Social conservatism can be appealing when there are thoughtful promoters and defenders of the cause who do the necessary explaining. And on this score, this past election provides lessons on how not to proceed.

In August, a meeting of some ninety prominent evangelical leaders came together to support John McCain for president. While noting disagreements between themselves and McCain, the group concluded that McCain shared their most important views, on life and marriage. Matthew Staver, the dean of Liberty University Law School and the organizer of the meeting, said that McCain “would advance those values in a much more significant way than Sen. Barack Obama who, in our view, would decimate those values.”

The group also reached a consensus that they would send a letter to McCain asking him to pick former Arkansas Governor Mike Huckabee as his running mate. Staver explained that “It’s not a demand; it’s a request.” But when one examines the political scene as it stands for the foreseeable future, evangelicals would do well to rethink their political strategies.

Consider the losing campaigns of Rudy Giuliani and Mike Huckabee as two sides of the same coin, offering important political lessons for anyone with eyes to see and ears to hear. Just like they argue today, pundits one year ago were also writing the obituary for social conservatism. Frank Rich claimed that the “political clout ritualistically ascribed” to social conservatives “is a sham.” “These self-promoting values hacks,” he continued, “don’t speak for the American mainstream. They don’t speak for the Republican Party. They no longer speak for many evangelical ministers and their flocks. The emperors of morality have in fact had no clothes for some time. Should Rudy Giuliani end up doing a victory dance at the Republican convention, it will be on their graves.”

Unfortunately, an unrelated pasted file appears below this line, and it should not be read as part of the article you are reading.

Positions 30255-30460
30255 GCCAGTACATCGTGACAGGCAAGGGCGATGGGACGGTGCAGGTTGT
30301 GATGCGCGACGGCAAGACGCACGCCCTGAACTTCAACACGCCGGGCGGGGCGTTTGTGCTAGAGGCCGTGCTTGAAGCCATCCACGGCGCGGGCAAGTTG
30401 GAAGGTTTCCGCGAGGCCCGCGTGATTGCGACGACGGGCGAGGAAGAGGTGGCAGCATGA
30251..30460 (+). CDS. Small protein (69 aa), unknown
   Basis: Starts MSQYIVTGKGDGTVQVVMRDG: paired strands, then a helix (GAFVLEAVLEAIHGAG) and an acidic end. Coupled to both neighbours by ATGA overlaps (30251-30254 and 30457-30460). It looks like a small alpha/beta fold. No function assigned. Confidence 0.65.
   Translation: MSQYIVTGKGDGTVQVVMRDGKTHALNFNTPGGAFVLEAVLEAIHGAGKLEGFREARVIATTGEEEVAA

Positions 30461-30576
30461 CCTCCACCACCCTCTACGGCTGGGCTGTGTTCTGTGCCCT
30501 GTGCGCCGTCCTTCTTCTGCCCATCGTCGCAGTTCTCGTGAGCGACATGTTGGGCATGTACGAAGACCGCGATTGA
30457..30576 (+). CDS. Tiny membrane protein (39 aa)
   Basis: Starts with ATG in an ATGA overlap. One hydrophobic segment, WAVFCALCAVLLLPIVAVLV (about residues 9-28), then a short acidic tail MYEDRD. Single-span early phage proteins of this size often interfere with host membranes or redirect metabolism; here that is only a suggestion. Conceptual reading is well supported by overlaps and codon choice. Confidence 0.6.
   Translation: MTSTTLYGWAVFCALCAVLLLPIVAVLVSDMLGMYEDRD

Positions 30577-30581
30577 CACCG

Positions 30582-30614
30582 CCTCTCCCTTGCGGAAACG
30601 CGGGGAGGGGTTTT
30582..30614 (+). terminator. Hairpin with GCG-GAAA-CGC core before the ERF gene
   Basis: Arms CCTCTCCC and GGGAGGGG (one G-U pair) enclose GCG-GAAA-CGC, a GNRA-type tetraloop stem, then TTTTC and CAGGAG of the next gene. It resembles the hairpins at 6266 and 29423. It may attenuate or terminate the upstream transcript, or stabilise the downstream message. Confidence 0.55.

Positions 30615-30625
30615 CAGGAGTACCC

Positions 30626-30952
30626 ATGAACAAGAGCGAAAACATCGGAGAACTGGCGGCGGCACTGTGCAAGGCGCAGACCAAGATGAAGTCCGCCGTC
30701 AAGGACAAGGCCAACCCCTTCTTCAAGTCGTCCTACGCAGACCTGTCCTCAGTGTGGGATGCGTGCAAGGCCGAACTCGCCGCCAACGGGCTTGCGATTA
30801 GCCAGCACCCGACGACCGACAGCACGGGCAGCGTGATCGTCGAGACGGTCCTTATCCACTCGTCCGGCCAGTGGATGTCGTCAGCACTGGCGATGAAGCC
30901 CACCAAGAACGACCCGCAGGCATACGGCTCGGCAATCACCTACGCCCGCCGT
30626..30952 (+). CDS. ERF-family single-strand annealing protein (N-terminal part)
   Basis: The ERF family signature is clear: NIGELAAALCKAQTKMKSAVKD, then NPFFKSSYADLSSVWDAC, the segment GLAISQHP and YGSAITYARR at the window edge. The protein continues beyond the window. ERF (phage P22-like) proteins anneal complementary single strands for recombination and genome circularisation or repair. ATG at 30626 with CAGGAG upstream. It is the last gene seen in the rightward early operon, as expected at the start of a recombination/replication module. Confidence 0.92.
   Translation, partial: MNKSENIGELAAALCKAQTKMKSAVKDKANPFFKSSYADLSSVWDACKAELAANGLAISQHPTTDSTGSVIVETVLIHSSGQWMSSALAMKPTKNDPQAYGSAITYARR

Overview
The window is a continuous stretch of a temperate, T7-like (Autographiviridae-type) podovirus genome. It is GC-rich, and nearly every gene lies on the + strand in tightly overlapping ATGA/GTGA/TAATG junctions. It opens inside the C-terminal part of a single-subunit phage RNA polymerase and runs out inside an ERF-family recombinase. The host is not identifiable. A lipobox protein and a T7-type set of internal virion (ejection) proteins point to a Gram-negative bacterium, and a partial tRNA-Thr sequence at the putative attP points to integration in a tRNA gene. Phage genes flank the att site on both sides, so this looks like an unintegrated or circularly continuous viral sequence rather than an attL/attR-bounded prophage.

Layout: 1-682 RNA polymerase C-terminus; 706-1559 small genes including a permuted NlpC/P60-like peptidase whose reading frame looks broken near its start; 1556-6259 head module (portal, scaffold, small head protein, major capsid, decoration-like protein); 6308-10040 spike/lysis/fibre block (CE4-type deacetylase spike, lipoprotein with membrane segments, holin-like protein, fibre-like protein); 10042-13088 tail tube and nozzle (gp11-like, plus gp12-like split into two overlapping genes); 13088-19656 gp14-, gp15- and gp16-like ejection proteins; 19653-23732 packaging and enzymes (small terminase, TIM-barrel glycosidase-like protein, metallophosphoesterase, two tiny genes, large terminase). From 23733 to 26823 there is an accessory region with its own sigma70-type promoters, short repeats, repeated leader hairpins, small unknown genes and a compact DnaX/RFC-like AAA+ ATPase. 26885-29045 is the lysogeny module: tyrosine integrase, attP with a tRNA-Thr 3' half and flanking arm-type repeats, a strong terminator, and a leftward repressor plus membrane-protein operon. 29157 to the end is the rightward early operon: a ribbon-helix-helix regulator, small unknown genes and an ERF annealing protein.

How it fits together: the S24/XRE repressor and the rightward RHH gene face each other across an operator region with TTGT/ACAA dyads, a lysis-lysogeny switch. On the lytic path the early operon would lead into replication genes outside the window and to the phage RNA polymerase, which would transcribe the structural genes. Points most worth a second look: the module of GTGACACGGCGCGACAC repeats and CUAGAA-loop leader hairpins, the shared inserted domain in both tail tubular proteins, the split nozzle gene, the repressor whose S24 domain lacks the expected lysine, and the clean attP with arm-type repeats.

Of course, Rudy Giuliani did not dance at the national convention. He didn’t win a single primary. To judge from his vote totals and delegate count alone, he was not even a top-tier candidate. From the moment his speech at Houston Baptist University crystallized Giuliani’s refusal to moderate his liberal views on abortion in any way, it became clear the ex-Mayor was gambling that he could win the Republican primary without the votes of social conservatives. Instead, he lost—big time. Score one for the “values hacks.”

The unexpected relative success of the Huckabee campaign—sustained by a shoestring budget, a makeshift staff, and a policy platform that seemed to be thrown together overnight—showed just how big an impact the so-called values voters can have. Actually, it understated that impact, since many values voters went with other candidates (like Gov. Mitt Romney or former Senator Fred Thompson).

So one lesson learned from the Giuliani and Huckabee campaigns was the continued political relevance of social conservatives. Yet that shouldn’t be the only lesson we take away, for Rich was right about one thing: The leaders of the social conservative movement do not speak for mainstream America. And they never will, so long as they follow the Huckabee model.